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Business owners incorporate or form LLCs to limit personal liability. But don’t think that gets them off the hook for unpaid company taxes. If the company fails to pay over “trust” (payroll/excise) taxes, the IRS will try to collect it somewhere else. When 941, 940, or 720 taxes are unpaid by a company, the IRS will eventually look to key employees or owners to collect. A Revenue Officer will assess what is called a Trust Fund Recovery Penalty (TFRP) IRC § 6672(a) against any officers/owners/employees the IRS determines is a “responsible person.”

You might be surprised to find out that it isn’t only the business owner who can be found to be a “responsible person.” Right off the bat, anyone with check-writing authority is at risk of being deemed a “responsible person.” The IRS Revenue Officer (RO) requests an in-person interview with individuals who may fit the bill for a responsible person. This is called a 4180 Interview.

Have you been asked to sit down with a Revenue Officer because of your company’s unpaid payroll or excise taxes? Contact Tom Tax Lawyer

For example: A Real Estate management company has 1) several investors, an 2) office manager who pays major bills for the company, a 3) bookkeeper who arranges for the filing and payment of taxes, and a 4) secretary who opens the mail and pays smaller invoices. The manager, bookkeeper and secretary all have signing authority. The IRS will consider all three of them as potential responsible persons. Depending on the facts of the case, the RO may or may not pursue the investors.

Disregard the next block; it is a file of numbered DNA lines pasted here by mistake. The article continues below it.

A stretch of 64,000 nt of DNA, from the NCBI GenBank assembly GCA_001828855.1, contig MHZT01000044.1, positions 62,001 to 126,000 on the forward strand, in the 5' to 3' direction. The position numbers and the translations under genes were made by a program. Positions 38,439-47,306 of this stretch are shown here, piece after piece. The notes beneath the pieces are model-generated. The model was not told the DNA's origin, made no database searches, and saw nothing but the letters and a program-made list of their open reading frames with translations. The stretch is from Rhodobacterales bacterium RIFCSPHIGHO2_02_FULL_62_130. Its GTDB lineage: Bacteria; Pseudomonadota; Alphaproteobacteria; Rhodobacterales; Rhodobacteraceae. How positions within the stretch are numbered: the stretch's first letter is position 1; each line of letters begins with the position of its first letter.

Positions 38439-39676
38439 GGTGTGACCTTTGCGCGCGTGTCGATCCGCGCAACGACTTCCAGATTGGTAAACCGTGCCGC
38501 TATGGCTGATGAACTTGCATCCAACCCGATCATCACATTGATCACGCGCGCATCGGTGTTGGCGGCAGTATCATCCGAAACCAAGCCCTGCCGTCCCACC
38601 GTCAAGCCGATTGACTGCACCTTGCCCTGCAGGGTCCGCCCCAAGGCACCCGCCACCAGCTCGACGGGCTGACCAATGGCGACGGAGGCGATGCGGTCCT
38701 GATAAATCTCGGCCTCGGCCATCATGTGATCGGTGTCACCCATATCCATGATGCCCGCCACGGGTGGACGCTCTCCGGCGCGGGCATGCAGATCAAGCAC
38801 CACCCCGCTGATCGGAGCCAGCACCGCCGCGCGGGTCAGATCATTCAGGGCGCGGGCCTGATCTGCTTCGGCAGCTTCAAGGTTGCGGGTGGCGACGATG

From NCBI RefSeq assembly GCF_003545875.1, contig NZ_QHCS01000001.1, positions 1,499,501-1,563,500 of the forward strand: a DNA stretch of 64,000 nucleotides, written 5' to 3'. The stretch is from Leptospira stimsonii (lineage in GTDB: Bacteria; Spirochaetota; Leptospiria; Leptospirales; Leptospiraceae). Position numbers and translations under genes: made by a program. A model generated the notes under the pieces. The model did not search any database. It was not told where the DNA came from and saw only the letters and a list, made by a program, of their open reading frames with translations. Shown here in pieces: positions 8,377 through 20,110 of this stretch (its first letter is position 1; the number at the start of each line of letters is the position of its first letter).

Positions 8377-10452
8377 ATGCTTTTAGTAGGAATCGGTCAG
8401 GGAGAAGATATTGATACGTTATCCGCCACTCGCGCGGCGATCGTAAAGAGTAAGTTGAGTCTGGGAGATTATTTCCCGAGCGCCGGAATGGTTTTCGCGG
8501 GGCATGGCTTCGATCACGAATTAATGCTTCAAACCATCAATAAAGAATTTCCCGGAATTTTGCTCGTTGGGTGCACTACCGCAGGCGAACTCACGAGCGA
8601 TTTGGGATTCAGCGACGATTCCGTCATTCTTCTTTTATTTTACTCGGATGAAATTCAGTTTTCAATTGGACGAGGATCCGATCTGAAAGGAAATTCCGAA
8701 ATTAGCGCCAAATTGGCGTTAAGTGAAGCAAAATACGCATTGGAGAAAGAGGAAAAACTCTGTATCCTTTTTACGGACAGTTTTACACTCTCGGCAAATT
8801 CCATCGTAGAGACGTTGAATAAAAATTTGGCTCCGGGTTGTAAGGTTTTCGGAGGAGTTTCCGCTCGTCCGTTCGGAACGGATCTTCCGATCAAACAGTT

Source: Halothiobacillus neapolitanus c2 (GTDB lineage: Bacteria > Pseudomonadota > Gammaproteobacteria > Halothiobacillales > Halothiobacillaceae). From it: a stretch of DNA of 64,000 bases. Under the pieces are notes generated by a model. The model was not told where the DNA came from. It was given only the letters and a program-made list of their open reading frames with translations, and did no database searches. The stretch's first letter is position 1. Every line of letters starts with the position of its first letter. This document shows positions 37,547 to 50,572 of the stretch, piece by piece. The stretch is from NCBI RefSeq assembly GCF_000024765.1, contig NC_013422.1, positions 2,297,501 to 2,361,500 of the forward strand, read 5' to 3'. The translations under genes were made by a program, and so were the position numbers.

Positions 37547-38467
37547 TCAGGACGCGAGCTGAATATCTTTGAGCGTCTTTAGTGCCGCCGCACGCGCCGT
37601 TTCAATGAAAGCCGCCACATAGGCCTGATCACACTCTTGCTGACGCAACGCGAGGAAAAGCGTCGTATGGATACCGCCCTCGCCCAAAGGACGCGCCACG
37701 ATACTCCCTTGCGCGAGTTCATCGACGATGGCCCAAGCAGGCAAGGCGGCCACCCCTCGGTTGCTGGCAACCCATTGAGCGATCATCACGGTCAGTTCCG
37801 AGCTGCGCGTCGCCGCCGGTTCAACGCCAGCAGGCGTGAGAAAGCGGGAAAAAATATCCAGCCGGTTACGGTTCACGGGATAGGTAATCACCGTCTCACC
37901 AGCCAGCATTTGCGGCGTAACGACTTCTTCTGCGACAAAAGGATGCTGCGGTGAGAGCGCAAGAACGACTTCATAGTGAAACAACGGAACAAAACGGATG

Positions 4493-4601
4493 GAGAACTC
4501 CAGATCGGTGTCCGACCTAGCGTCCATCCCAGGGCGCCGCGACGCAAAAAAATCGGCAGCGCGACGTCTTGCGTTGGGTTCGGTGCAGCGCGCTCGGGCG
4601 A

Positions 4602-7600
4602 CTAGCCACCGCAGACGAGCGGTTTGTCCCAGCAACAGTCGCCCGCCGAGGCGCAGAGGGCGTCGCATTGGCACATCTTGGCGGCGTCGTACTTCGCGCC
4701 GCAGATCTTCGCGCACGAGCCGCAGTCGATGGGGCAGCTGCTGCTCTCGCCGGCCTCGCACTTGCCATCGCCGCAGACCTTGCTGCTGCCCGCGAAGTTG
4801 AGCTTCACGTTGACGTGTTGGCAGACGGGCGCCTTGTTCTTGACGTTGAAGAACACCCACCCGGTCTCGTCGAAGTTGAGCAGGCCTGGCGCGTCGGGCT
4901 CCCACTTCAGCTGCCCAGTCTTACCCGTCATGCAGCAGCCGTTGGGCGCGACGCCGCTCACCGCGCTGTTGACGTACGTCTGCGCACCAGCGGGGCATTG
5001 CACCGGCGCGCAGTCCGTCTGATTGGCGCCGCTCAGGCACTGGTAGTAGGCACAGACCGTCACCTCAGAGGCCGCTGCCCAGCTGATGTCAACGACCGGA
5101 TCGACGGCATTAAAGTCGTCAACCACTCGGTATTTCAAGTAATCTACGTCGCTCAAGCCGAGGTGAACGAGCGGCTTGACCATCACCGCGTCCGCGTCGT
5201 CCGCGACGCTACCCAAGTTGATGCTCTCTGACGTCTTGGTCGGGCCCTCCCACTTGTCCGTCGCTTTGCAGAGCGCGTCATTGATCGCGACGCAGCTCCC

The basic idea is that if you have the authority to decide who to pay first, and you decide to pay other creditors or vendors before paying the IRS, then you should be held responsible for it. If the IRS decides that multiple parties are responsible, then it can try to collect the entire amount of the Trust Fund Penalty in full from each responsible person. Because of this Joint-and-several liability, the IRS has every incentive to find as many “responsible persons” as possible. See what the IRS Manual has to say about Trust Fund Recovery Penalties here.

If the IRS requests a 4180 interview with you, you should retain your own lawyer to guide you through the process and advocate for you during the 4180 interview. Many times when a company gets into hot water with the IRS, the officers and high-level employees will seek joint representation. While this has the advantage of saving them money – it may cause a conflict.

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